You spend a larger than average percentage of your life reading, you believe yourself to be fairly well clued up on books and writers, and then you come across someone who’ve you’ve never read and somehow never heard of who has written numerous books and… you feel pretty stupid!
Martin Walker – I am so sorry! The old adage better late than never twinkles its way into my vernacular but really there’s no excuse. I will do better I promise and seek out your previous works.
But, dear reader, I can hear you asking, why would you do that? I would do that because I am completely bewitched by Inspector Benoit ‘Bruno’ Courreges! A delightful paradox of pragmatism and altruism who detects his way around the Dordogne with unobtrusive, unconventional policing.
The Body in the Castle Well sees an educated and possibly privileged young American girl arrive at an untimely end at the bottom of a well. As her story unfolds, the presence of the FBI and the US Embassy suggests there is maybe more to her death than an unfortunate accident. And that’s as much as I’ll say as you have entered a spoiler free zone.
So? Sounds like a good old gallic crime yarn then, eh? Yes it is but it’s also a hell of a lot more. The investigation into the student’s death does dominate the narrative, as it indeed it should, but it is aided and abetted by an homage to Josephine Baker, some history, WWII and the resistance, some falconry, something for the wine connoisseur, some art (I loved this line, ‘The art world can make the Wild West look like Sunday School’!), a little genealogy and some gastronomy! If you want to prepare navarin of lamb there’s practically a full recipe contained within these pages. In fact, I would advise not reading when you’re hungry because there’s passages here that will have you salivating. However, if that sounds like there’s not enough pages left to investigate a crime rest assured that the author never lets Bruno lose hold of his aim and his maxim ’motive, means and opportunity’ stands him in good stead as he sleuths his way around the village of Limeuil.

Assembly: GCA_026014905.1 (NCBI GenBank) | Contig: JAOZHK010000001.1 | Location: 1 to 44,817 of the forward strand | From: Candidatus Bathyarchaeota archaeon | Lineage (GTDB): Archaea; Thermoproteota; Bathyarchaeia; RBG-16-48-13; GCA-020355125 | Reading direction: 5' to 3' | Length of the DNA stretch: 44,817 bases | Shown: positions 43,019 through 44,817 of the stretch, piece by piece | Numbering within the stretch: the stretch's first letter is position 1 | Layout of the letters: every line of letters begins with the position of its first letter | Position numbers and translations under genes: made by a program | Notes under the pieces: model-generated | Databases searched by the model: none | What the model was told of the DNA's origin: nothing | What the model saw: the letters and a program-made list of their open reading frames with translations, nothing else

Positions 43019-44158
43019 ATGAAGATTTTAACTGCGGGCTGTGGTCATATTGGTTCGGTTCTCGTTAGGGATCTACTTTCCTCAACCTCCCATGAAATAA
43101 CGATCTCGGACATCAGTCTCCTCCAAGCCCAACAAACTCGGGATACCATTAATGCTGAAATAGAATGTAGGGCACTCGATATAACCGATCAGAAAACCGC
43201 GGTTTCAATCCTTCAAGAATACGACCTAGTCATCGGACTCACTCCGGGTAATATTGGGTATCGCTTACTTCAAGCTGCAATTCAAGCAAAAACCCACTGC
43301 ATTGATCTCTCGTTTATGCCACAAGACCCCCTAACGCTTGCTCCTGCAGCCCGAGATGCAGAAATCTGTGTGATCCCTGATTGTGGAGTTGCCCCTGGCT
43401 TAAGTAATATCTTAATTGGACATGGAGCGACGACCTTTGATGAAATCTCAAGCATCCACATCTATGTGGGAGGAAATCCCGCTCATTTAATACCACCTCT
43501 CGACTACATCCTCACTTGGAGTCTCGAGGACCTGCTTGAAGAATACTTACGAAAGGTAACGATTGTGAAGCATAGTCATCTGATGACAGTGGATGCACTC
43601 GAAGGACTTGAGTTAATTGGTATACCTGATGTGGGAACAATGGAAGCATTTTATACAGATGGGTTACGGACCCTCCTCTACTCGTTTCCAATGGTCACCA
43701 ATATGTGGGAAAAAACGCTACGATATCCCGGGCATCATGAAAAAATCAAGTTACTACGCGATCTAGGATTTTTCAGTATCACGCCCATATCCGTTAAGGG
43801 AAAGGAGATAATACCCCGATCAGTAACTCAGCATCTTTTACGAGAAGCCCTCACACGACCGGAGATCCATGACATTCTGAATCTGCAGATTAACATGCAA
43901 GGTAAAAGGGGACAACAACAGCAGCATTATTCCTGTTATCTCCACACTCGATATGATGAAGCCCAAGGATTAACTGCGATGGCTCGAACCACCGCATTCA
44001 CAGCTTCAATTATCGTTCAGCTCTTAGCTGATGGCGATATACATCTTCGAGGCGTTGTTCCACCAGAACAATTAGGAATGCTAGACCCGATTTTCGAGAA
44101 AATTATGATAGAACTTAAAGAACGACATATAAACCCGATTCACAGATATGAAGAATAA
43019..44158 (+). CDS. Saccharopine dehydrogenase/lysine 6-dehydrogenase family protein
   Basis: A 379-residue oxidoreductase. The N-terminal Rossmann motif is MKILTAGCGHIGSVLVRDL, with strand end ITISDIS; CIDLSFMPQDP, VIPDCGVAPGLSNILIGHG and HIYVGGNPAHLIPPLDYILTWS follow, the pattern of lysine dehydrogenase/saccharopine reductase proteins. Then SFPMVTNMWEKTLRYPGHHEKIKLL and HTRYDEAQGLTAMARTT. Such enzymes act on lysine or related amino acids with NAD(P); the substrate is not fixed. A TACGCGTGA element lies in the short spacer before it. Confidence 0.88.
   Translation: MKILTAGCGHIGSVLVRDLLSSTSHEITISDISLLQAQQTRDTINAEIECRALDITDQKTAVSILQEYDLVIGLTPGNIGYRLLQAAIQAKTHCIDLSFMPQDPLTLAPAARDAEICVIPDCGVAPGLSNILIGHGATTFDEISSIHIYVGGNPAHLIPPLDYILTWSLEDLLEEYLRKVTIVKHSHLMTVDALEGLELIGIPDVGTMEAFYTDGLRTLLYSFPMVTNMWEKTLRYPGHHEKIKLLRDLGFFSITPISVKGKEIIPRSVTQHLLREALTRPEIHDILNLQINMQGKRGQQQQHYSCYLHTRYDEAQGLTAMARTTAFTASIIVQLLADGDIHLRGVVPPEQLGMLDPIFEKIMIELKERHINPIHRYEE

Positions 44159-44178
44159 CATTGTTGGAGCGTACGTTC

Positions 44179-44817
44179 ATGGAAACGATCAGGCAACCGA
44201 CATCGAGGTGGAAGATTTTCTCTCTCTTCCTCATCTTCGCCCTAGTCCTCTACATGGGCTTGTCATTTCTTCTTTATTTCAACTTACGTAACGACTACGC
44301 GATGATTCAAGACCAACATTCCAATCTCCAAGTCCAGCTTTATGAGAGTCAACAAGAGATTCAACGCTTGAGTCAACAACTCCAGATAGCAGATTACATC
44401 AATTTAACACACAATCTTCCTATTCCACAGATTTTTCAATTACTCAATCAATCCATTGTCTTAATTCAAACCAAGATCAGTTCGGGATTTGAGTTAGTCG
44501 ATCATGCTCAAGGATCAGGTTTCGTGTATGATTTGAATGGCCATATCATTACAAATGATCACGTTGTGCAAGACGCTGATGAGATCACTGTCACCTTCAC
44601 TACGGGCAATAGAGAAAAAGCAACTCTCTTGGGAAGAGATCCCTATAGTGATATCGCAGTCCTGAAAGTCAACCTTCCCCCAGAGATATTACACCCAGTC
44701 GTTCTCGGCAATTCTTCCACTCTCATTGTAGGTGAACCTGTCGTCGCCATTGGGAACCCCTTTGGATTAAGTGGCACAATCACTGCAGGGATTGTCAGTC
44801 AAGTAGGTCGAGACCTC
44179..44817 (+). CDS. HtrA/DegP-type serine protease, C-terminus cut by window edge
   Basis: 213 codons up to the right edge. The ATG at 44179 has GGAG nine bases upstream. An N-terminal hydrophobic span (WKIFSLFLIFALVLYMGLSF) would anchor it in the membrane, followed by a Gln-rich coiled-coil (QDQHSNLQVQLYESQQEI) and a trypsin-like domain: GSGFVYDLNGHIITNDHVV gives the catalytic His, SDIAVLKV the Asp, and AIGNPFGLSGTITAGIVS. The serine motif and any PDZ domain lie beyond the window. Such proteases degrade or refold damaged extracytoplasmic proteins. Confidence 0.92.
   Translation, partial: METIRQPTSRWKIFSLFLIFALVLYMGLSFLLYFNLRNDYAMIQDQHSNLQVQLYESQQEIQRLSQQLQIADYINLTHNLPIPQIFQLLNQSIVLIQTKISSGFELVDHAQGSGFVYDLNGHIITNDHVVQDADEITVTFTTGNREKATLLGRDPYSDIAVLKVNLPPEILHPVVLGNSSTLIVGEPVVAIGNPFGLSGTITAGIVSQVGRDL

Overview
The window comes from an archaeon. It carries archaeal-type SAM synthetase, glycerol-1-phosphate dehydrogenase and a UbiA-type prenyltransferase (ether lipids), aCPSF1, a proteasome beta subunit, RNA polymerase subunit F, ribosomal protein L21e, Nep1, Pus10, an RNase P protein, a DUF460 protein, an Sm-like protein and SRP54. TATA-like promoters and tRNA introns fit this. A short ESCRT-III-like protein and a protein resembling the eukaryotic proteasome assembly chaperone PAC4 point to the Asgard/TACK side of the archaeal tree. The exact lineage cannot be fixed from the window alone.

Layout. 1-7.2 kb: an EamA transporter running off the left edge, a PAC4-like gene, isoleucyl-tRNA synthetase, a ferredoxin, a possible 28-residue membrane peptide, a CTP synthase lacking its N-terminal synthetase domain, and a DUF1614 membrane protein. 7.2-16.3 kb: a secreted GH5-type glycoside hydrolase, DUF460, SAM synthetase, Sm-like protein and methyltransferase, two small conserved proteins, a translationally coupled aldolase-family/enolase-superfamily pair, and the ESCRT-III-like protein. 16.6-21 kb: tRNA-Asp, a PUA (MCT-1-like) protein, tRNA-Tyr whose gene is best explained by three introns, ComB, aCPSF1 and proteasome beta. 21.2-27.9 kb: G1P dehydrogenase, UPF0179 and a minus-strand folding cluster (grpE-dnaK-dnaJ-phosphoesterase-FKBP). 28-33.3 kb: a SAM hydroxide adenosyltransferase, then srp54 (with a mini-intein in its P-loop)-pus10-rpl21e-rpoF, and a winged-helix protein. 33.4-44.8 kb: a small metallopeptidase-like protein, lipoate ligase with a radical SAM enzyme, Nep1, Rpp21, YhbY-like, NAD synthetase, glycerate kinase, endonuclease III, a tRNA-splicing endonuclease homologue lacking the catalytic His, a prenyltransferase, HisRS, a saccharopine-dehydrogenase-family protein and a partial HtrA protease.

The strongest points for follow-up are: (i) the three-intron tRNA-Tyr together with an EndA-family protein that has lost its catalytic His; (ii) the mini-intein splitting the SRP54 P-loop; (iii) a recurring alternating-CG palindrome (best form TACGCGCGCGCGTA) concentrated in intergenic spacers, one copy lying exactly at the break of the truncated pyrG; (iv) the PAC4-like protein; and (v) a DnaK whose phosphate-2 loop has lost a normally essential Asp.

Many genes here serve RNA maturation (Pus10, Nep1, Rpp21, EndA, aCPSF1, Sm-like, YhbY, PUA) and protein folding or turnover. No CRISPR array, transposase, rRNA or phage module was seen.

The book triggered a multitude of thoughts; I thought of Julien Baptiste from the TV show, I thought of the village in Chocolat and I thought of Maigret. And I thought of rural France and that particular ambience it creates that Mr. Walker has so lovingly described in this book.
There’s an ease within the writing style that, at times, belies the complexity of the plot for it is a multi-stranded plot involving several potentially dubious characters. They’re convincing and believable as is the wonderful and talented Bruno! How come this series hasn’t hit the TV screens? I’ve already admitted that this is my first Bruno book but I can see the potential for an innovative crime/cookery series? The crime is the main thrust of the show but in the middle Bruno demonstrates how to cook a classic French dish? Genre fusion gone mad? But it might just work.
But was there a crime, was it solved and does everyone live happily ever after? Well, I could tell you but then I’d have to shoot you and the only advantage to that is that Bruno right come and investigate me?! So best you read the book.
Gill Chedgey 4/4
The Body in the Castle Well by Martin Walker
Quercus 9781786485755 hbk Jun 2019